The transformation of the healthcare delivery model and the reinvention of the PBMs will have implications for payers – what are the threats and opportunities?
The below post is an excerpt from our white paper Beyond the PBM: A New Order for Healthcare Delivery.
Vertical integration giving PBMs a bigger role in the healthcare value chain
Consolidation in the PBM sector has resulted in just three companies – Express Scripts (ESI), Optum and Caremark – representing 75% of the market by scripts.
In order to protect and further grow their margins, and to fend off potential future plays from the likes of Amazon, the big three are reinventing themselves within vertically integrated conglomerates allowing them to tap into other parts of the healthcare value chain.
They are building out systems, scaling up capabilities, and diversifying service lines. These vertically integrated entities will have a greater focus on total cost of care, and with the pharmacy and medical benefits housed together under one roof, integrated PBMs should be more receptive to engaging in value-based contracts.
What are the opportunities and threats for payers?
Most of the large, national payers have already moved, or are in the process of moving, formulary management in-house, deploying PBMs mainly for channel management services. This first phase of vertical integration of the healthcare value chain has given payers more control over healthcare costs and has better positioned them to link directly with providers and to negotiate value-based contracts. The recent deals by UnitedHealth/Optum to acquire DaVita, CVS Caremark to buy Aetna, and Cigna to acquire Express Scripts have created new verticals with the potential for clinical integration and improved access to low-cost care, aligning medical and pharmacy benefits with healthcare provider networks, and further increasing payers’ influence on prescription drug sales.
Reduction of healthcare costs
Vertical integration offers opportunities to lower healthcare costs, improve outcomes, extend relationships with providers, and reduce costly in-patient and ER usage. There are potential savings to be realized by eliminating the wall between PBMs and insurers, particularly if plans are able to effectively leverage PBM tools to manage the medical benefit.
Greater negotiating power and formulary control
The sheer size of combined entities will result in greater negotiating power with pharma, which could mean higher rebates and discounts on drug prices, and larger profit margins. Payers will have more purchasing power over formulary and prescription drugs, the potential to lower drug prices and increase the use of generics in a more transparent system.
Creating a consumer-centric system
The new models offer the potential for greater care coordination and the ability to holistically engage patients, which, to date, insurers haven’t done well. Potentially some of the cost savings could be passed on to patients. For example, Aetna might be able to offer commercial plans with attractive features like co-pay-free primary care services via MinuteClinics, or a pre-deductible for chronic care management.
The effective integration of claims data and prescription drug data creates the potential for increased value-based contracting between payers and pharma based on health outcomes.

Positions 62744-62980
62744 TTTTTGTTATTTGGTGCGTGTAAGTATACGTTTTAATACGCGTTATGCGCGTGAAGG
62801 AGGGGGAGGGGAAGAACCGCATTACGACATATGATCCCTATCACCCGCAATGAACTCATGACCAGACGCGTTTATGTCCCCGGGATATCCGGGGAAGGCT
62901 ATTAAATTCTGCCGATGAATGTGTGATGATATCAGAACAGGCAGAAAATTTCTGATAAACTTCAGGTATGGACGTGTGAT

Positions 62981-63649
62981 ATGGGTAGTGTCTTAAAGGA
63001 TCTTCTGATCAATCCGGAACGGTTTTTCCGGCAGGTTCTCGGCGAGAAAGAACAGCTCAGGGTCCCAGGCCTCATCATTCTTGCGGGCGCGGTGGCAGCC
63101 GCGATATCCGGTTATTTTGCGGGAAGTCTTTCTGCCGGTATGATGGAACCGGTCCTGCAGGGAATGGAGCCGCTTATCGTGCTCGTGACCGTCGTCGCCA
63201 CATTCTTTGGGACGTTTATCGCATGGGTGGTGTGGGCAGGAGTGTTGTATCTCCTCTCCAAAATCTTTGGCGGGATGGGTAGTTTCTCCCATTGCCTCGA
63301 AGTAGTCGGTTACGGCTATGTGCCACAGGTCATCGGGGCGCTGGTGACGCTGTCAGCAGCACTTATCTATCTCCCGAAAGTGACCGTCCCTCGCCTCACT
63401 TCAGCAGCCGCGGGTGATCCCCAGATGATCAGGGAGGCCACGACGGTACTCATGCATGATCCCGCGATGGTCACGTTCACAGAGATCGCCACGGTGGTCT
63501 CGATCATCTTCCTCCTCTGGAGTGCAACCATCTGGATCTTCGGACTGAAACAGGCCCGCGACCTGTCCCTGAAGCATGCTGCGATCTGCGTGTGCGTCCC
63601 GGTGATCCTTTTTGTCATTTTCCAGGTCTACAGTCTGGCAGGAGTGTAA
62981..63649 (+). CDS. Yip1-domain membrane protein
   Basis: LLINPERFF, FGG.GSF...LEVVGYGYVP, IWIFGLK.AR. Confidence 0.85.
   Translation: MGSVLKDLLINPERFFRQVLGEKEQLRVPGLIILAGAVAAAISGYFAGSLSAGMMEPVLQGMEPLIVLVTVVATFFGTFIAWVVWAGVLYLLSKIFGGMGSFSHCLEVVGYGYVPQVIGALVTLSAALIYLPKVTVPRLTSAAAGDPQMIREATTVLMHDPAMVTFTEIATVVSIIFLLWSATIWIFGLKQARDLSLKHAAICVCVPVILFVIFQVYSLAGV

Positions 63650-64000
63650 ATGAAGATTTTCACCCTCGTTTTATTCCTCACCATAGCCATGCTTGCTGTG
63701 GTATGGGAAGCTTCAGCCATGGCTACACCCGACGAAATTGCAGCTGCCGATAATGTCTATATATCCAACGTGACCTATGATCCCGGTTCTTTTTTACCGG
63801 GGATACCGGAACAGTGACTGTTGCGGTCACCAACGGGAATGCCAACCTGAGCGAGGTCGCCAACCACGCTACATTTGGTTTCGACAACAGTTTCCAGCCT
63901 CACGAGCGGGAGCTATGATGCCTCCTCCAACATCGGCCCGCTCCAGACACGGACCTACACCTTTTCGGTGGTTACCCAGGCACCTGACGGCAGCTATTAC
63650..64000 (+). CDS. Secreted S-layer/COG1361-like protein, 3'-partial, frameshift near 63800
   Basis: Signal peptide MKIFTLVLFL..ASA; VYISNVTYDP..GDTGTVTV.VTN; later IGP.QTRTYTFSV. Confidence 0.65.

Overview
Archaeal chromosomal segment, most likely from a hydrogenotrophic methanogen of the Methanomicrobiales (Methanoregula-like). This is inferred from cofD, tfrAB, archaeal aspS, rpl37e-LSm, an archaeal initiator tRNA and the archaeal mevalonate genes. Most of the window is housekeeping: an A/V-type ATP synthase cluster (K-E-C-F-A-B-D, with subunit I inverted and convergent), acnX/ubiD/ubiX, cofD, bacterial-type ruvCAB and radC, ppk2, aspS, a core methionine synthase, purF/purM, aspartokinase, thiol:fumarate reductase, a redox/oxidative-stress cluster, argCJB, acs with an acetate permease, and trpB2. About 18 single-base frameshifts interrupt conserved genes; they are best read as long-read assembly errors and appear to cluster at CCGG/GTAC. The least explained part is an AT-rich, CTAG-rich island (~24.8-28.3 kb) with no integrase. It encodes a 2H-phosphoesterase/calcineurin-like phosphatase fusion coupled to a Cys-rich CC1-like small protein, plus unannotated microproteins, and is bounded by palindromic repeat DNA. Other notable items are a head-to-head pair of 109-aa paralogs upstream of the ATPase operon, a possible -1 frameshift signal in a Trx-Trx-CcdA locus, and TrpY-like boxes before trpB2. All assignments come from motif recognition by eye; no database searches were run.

Aetna and Cigna have focused on forming value-based arrangements with IDNs, hospitals and provider groups in its major markets, while Aetna and CVS have been among the more active payers/PBMs in outcomes-based contracting with drug companies. Given the increased scope of a combined entity, collaboration will likely accelerate.
Vertically integrated systems might allow payers to steer patients towards lower-cost care options, or to providers or pharmacies – especially now that narrow networks are seen as increasingly acceptable by employers and consumers, which gives payers greater leverage. Anthem already steers outpatient care by not reimbursing inpatient MRIs and CTs, and CVS and Aetna look certain to adopt a retail pharmacy steerage strategy.
Of course, payers also risk taking the heat for limiting patient choice. CVS-Aetna, for example, must guard against members feeling overly restricted, or confined to CVS pharmacies or Aetna-affiliated providers, by promoting advantages of staying in-network. Aetna would need to socialize and transition the many seniors who are reluctant to use walk-in clinics, preferring their own doctors instead. Similarly, formulary restrictions enforced by the combined entity could affect up to 12 million additional pharmacy lives held by Aetna.
Providers, too, might push back against patient steerage. Physicians may oppose their patients being sent to a retail clinic after picking up a symptom on a home monitoring system, perceiving it as interference. For patients with complex disease, physicians may consider retail clinics ill-equipped to provide proper treatment.
Federal and state regulations
Federal regulators could restrict the degree of linkage in a vertically integrated entity. For example, Aetna could be barred from openly steering patients toward CVS pharmacies, or either CVS or Aetna may have to shed some Medicare assets for the merger to be approved. And at the State level, because retail clinics are generally run by advanced NPs and different states regulate the scope of practice differently, it will be difficult to achieve the same range of services from one state to the next.
Increased competition within payers
Mergers such as CVS–Aetna and Cigna–Express Scripts continue to realign the healthcare system. They also signal that despite UnitedHealth Group outpacing its rivals by establishing its PBM unit first, competition among national insurers will only increase.
Download the full report to learn more about the transformation of the healthcare commercial model and the connected implications for pharma, payer, providers, and patients.